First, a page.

Research Seminars

2016-2017

 

Poster
Mark Honigsbaum
Wellcome Research Fellow, Queen Mary University London Between Securitisation and Neglect: Managing Ebola at the Borders of Global Health

 

28 Mar 2017

4:30 p.m.
4.36 Run Run Shaw Tower, Centennial Campus

 

 

In 2014 the World Health Organization was widely criticised for failing to anticipate that an outbreak of Ebola in a remote forested region of southeastern Guinea would trigger a public health emergency of international concern (PHEIC). In explaining the WHO's failure, critics have pointed to structural restraints on the United Nations organisation and a leadership "vacuum" in Geneva, among other factors.

 

This talk takes a different approach. Drawing on internal WHO documents and interviews with key actors in the epidemic response, I argue that WHO's failure is better understood as a consequence of Ebola shifting medical identity and systems for managing Emerging Infectious Disease (EID) risks. Focusing on the discursive and non-discursive practices that produced Ebola as a "problem" for global health security, I argue that by 2014 Ebola was no longer regarded as a paradigmatic EID and potential biothreat so much as neglected tropical disease. The result was to relegate Ebola to the fringes of biosecurity concerns at just the moment when the virus was crossing international borders in West Africa and triggering urban outbreaks for the first time. Ebola's fluctuating medical identity also helps explain the wide salience of fear and rumours during the epidemic and social resistance to Ebola control measures. Contrasting the WHO's delay over declaring a PHEIC in 2014, with its rapid declaration of PHEICs in relation to H1N1 swine flu in 2009 and polio in 2014, I conclude that such "missed alarms" are an inevitable consequence of pandemic preparedness and risk triage systems that seek to rationalise responses to novel emergence events.

 

Mark Honigsbaum is a Wellcome Research Fellow at Queen Mary University of London specialising in the history of infectious disease. His main research project focusses on a group of medical researchers working at the intersection of experimental medicine and public health in the middle decades of the 20th century. By examining how these researchers came to link microbial behaviour to bio-ecological, environmental, and social factors that impact host-pathogen interactions and the mechanisms of disease control, his study aims to historicize contemporary scientific notions of "emerging infectious diseases" while contributing to a reorientation of the historiography of bacteriological epidemiology. In parallel with this, he has also conducted more than 40 interviews with key scientific actors and responders in the 2013-16 Ebola epidemic as part of an oral history project interrogating the medical and humanitarian response to the outbreak and the conduct of clinical trials of vaccines and drugs. Before obtaining his PhD from the Wellcome Institute for the History of Medicine at UCL in 2011, Mark was Chief Reporter of The Observer, Britain's oldest Sunday newspaper. He is the author of four books, including A History of the Great Influenza Pandemics: Death, Panic and Hysteria, 1830-1920 (I.B.Tauris, 2014), and The Fever Trail: In Search of the Cure for Malaria (Farrar, Straus and Giroux, 2001). He is currently writing a book on pandemics for W. W. Norton for publication in 2018.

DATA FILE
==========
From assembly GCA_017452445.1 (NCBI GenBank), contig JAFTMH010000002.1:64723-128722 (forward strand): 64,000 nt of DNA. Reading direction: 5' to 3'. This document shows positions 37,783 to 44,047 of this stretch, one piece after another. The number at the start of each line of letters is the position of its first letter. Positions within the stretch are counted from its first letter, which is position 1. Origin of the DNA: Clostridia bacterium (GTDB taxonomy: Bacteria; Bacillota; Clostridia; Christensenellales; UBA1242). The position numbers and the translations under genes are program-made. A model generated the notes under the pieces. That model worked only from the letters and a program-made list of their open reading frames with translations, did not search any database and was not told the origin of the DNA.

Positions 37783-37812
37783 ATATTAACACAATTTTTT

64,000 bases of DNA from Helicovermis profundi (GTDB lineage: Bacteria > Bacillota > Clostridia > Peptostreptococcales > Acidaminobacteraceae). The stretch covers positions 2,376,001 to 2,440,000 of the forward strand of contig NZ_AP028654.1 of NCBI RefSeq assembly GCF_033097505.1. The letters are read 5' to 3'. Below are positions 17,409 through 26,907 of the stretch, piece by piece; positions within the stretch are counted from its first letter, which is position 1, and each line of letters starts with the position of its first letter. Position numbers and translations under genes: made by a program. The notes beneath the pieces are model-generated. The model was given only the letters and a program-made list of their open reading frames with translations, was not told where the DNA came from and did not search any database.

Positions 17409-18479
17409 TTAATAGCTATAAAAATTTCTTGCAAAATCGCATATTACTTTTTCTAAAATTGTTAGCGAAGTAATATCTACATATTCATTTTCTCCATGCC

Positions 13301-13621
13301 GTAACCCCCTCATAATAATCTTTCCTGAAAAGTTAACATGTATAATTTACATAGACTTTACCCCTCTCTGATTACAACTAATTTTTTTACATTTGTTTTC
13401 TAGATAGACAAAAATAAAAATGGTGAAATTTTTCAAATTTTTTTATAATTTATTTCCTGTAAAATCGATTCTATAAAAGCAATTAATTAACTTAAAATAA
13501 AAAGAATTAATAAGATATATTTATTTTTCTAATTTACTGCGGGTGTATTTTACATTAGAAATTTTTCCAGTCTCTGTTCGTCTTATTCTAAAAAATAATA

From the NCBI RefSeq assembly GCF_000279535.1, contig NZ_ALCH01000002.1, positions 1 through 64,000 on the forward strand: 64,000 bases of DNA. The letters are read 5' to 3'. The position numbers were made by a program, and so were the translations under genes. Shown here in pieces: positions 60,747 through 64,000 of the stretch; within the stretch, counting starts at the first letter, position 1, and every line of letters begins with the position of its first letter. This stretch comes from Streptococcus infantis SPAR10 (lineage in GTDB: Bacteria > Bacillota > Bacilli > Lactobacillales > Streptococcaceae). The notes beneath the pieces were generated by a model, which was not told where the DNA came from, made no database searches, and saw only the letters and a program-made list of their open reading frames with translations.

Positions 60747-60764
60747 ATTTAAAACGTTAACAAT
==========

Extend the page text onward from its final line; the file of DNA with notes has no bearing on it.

Co-organized with the Centre for the Humanities and Medicine, HKU, and the Journalism and Media Studies Centre, HKU.

 

All are welcome. No registration is required.